Translation:What is the date on Sunday?
The connection of multiple pronunciations and meanings to the same characters, in addition to using multiple characters to describe the same meanings and sounds, makes the process of learning this language unbelievably frustrating. How does one go about recognizing what the symbols are supposed to mean when they can mean five different things and be spoken four different ways (each overlapping with the meanings and pronunciations of other characters of course) each??
They generally only mean a couple different things. 日 represents both "sun" and "day," so it being used twice in "Sunday" makes a lot of sense.
Although most kanji only have a handful of pronunciations, I find it easiest to learn what they represent and then to learn the vocab in which they're used almost as separate units. 日 might be に～ or にち, but I don't focus so much on that, and focus more on stuff like 日曜日 = にちようび.
English has similarly difficult things, like "set" having literally hundreds of uses, or "right" vs. "write" vs. "rite," or crazy pluralizations, or verbal phrases constructed with a verb and preposition, etc. Every language has difficult stuff.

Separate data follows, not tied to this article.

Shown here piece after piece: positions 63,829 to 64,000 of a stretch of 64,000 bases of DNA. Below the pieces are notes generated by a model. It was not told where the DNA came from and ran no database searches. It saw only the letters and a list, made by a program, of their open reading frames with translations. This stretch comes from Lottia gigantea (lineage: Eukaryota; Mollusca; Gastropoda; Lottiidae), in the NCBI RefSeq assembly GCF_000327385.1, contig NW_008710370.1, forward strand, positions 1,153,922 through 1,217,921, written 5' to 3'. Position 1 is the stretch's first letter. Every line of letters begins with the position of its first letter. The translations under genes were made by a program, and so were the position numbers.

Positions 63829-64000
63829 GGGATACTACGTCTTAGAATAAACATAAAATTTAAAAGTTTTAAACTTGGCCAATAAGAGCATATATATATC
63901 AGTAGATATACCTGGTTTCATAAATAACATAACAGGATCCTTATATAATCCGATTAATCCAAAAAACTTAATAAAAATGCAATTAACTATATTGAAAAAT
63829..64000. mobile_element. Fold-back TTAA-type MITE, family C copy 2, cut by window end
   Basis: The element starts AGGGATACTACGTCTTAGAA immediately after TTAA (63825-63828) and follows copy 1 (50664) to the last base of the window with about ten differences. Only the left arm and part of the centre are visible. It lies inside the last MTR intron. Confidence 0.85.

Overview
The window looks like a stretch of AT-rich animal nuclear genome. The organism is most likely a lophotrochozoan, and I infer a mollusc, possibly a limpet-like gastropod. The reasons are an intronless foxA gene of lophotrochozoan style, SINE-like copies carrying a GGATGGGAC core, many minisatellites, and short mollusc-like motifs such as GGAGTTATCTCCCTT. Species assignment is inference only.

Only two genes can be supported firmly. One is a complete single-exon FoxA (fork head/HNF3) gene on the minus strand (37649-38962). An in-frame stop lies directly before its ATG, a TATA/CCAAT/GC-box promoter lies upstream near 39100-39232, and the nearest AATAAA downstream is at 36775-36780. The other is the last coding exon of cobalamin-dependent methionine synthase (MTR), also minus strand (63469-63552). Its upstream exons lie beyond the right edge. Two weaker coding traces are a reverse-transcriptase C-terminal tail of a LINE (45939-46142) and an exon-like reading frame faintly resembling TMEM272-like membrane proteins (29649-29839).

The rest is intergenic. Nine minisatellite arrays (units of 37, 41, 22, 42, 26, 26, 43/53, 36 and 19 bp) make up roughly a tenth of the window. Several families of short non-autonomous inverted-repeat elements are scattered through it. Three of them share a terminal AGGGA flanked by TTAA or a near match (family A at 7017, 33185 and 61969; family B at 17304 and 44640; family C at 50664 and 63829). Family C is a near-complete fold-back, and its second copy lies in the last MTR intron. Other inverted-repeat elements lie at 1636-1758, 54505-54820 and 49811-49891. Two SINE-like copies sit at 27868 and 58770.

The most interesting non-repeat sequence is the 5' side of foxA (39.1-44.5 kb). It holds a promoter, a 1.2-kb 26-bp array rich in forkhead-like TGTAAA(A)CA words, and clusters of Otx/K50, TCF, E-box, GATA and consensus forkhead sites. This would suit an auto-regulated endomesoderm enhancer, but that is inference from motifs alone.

https://jisho.org/search/%20%23kanji%E6%97%A5 According to that site, there are 6 ways to pronounce: hi, -bi, -ka, nichi-, jitsu. It could be pronounced differently when it's used to write name (see Japanese names section on that site) 日本 is an example. 日 is pronounced as に there, which isn't listed on 6 pronunciation above. My suggestion, I've tried to memorize Kanji, all of their meaning and every pronunciation. It's very hard. It's much easier to learn the phrases first then identify what Kanji used in the phrase (including the sound).
So while I can't fully explain it, I think I can give you at least a little bit.
The kanji, as you probably know, came from China. As such, they retain the 'original' pronunciation, the 'kun yomi', but they also have a new pronunciation, the 'on yomi'.
There's no hard and fast rule to tell you which one to use; it's mostly going to be a memory thing. In my experience, though, the kunyomi is more likely to be used when the character functions as part of a greater construct, and the onyomi is more likely when the character is still an 'entity of itself'. Vague, and possibly not at all correct, but it helps me to understand why day as in 'day of the week' is bi, and day otherwise is nichi